April 11, 2012 - Emotions ran high and tempers flared as Oxford Lakes residents jam-packed last week's village planning commission meeting to express their fervent opposition to the proposed rezoning of approximately 12 acres that abuts their subdivision from single family homes to multiple family dwellings.
"I'm telling you right now, if this continues, I will walk out of my home," said resident Paula Stewart. "I will let it foreclose. I will not try to sell it. I will not do anything . . . I will walk away from my home."
"I've done a damn good job (building this subdivision) and now, you want to tear the damn thing down with lousy apartments for this man to make a profit," said Mike Kozloff, resident and developer of Oxford Lakes.
Oxford Lakes residents based their objections to the proposed rezoning primarily on their belief that having a multiple family development bordering their subdivision would lead to decreased property values coupled with increases in crime, cut-through traffic and trespassing in recreational areas owned and maintained by the homeowners' association.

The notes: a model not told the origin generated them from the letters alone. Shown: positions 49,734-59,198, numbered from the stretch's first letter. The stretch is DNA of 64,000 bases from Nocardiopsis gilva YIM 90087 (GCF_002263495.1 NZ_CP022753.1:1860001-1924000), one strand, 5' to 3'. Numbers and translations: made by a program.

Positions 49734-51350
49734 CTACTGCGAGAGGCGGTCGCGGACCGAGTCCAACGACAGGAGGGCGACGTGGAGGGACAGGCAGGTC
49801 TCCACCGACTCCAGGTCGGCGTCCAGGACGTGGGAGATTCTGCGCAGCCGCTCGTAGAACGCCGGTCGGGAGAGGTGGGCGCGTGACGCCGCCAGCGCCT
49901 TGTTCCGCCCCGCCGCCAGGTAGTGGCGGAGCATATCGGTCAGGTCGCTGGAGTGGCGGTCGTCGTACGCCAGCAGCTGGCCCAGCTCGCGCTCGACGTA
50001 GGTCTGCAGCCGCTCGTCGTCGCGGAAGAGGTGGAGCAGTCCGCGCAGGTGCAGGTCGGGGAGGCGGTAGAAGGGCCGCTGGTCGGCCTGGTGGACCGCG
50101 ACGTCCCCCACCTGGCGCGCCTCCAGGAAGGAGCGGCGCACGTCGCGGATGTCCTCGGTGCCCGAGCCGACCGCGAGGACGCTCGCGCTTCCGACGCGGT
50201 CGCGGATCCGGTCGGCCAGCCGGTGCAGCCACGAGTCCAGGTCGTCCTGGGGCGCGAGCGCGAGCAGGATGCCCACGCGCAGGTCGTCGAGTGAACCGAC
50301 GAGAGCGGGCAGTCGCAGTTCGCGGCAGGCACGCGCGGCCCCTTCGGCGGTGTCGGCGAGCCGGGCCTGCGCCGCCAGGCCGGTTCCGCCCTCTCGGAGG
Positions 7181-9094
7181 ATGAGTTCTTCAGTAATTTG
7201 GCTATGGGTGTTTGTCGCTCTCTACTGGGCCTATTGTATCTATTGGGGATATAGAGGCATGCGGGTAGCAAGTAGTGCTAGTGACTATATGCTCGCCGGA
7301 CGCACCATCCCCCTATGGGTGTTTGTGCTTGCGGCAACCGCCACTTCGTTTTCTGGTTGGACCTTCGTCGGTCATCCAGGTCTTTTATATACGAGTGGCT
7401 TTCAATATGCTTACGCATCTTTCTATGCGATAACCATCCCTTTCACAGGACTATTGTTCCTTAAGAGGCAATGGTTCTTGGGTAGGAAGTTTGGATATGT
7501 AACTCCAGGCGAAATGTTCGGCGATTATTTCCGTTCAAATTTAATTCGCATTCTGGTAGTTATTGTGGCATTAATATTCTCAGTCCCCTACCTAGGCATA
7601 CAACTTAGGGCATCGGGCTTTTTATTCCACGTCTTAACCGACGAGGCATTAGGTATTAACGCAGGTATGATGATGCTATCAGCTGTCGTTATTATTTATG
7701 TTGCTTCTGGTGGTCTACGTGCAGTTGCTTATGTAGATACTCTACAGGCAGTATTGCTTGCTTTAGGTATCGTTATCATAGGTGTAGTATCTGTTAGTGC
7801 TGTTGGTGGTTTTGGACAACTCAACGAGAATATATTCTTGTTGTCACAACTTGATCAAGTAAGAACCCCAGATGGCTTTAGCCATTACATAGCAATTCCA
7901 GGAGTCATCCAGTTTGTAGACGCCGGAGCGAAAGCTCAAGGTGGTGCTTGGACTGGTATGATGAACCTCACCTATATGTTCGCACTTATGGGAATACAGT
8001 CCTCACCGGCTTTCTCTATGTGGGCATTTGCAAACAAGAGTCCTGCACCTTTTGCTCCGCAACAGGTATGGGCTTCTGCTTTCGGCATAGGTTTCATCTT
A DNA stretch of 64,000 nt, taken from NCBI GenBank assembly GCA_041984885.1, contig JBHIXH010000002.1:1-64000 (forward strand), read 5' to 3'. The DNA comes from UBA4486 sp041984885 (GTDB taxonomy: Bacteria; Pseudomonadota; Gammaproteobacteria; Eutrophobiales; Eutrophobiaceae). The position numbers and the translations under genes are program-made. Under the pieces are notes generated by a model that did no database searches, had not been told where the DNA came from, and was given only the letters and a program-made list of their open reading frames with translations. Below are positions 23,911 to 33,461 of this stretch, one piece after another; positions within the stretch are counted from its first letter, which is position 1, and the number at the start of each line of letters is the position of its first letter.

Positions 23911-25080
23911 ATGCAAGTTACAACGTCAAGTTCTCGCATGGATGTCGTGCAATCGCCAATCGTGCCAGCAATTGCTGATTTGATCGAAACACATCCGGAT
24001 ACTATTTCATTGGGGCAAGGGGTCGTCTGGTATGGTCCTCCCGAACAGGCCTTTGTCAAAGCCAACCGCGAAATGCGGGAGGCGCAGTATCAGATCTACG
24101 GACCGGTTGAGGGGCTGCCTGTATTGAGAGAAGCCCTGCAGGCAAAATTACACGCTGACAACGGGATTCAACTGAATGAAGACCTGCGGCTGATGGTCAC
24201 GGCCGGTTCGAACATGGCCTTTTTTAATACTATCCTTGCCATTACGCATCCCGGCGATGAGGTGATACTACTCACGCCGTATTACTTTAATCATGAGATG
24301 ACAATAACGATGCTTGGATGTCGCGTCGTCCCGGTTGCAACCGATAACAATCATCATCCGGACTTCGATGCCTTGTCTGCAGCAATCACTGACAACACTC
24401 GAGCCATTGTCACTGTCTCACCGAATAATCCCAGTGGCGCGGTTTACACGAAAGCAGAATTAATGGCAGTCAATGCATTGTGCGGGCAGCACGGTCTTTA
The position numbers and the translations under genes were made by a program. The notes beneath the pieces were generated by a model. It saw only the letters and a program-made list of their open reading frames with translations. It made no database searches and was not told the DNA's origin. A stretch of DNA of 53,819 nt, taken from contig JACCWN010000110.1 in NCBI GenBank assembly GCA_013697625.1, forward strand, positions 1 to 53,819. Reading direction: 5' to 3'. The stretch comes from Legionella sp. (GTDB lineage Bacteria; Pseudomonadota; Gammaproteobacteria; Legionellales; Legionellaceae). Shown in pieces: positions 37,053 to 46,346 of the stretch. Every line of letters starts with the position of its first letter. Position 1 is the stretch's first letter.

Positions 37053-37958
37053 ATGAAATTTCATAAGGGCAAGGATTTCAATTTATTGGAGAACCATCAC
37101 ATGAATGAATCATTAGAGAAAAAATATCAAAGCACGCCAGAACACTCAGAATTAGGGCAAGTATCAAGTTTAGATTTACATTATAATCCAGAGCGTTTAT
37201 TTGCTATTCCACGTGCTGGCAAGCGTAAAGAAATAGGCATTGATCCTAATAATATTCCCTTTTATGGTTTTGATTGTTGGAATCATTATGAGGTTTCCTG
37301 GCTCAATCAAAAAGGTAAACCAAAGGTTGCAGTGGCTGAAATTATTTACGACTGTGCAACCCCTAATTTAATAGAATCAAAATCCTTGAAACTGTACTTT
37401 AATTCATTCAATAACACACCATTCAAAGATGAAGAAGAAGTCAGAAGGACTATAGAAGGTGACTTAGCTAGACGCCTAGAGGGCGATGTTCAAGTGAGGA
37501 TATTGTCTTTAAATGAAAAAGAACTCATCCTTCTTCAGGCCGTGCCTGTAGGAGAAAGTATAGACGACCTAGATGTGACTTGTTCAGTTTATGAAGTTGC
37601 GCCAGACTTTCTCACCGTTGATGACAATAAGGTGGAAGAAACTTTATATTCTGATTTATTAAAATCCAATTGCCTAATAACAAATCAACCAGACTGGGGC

Citing "insufficient information and justification" at this time, the proposed rezoning was ultimately denied by planning commissioners in a 6-0 vote. Their decision is a recommendation that must ultimately be acted upon by the village council.
The aforementioned "man" to whom Kozloff referred was local attorney Lee Knauf, who, together with his brother, owns two parcels of vacant land along the south side of Lakeville Rd., east of Glaspie Rd.
On its south and east sides, Knauf's property is adjacent to the Oxford Lakes subdivision. To the west, it's bordered by a parcel that's zoned for light industrial use and contains a vacant plant.